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    ABSTRACT: Diffusion MR data sets produce large numbers of streamlines which are hard to visualize, interact with, and interpret in a clinically acceptable time scale, despite numerous proposed approaches. As a solution we present a simple, compact, tailor-made clustering algorithm, QuickBundles (QB), that overcomes the complexity of these large data sets and provides informative clusters in seconds. Each QB cluster can be represented by a single centroid streamline; collectively these centroid streamlines can be taken as an effective representation of the tractography. We provide a number of tests to show how the QB reduction has good consistency and robustness. We show how the QB reduction can help in the search for similarities across several subjects.
    Frontiers in Neuroscience 12/2012; 6:175. DOI:10.3389/fnins.2012.00175
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    ABSTRACT: A rapid and efficient protocol to afford the title compound 2-[(18)F]-fluoro-2,2-difluoroethyl tosylate ([(18)F]7b) is described. Starting from [(18)F]fluoride ion, labelling reagent 7b was obtained in good yields and a high specific radioactivity. Compound ([(18)F]7b) was then used to synthesise a prospective radiotracer for PET-imaging in dementia.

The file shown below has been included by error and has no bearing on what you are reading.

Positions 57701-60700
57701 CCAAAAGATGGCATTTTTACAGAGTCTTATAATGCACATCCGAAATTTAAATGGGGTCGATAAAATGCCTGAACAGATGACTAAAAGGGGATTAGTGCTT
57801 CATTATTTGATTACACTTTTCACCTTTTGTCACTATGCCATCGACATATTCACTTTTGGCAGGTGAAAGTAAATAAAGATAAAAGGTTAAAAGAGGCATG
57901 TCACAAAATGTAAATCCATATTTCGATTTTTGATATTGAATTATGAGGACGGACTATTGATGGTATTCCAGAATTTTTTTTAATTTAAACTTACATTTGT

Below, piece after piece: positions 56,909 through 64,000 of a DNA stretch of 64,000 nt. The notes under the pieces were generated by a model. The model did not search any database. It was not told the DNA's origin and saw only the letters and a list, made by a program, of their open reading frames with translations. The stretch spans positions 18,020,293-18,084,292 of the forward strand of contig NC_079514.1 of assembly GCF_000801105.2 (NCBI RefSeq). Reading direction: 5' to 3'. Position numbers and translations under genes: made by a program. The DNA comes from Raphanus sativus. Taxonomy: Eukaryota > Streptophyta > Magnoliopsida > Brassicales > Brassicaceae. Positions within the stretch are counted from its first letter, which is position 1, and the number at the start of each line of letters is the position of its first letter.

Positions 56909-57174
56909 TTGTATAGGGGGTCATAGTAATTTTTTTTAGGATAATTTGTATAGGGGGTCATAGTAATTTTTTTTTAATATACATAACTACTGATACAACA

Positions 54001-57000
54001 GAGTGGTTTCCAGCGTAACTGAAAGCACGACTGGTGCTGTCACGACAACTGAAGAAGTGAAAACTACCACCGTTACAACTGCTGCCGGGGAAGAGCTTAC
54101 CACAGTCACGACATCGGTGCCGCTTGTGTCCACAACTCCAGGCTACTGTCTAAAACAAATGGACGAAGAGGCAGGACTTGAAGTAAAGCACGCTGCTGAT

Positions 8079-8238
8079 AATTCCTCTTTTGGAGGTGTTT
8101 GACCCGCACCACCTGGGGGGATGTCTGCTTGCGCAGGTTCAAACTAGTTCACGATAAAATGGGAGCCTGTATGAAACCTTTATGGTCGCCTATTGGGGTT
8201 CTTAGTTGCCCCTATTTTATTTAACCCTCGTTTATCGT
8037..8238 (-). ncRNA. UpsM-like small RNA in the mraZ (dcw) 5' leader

Organic & Biomolecular Chemistry 07/2012; 10(34):6980-6. DOI:10.1039/c2ob25802a
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    ABSTRACT: Rapid and direct: the carboxylation of boronic acid esters with (11)CO(2) provides [(11)C]carboxylic acids as a convenient entry into [(11)C]esters and [(11)C]amides. This conversion of boronates is tolerant to diverse functional groups (e.g., halo, nitro, or carbonyl).
    Angewandte Chemie International Edition 03/2012; 51(11):2698-702. DOI:10.1002/anie.201107263
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    ABSTRACT: A procedure for the radiosynthesis of aliphatic [(18)F]trifluoromethyl groups by reacting 1,1-difluorovinyl precursors with [(18)F]fluoride ions, resulting in the equivalent of direct nucleophilic addition of H[(18)F]F, has been developed. A variety of (18)F-labelled model compounds were then obtained and two potential [(18)F]radiotracers were synthesised by a two step process starting from 1,1-difluorovin-2-yl 4-toluenesulfonate. The method is widely applicable for the synthesis of novel radiotracers in high radiochemical yields and good specific activity.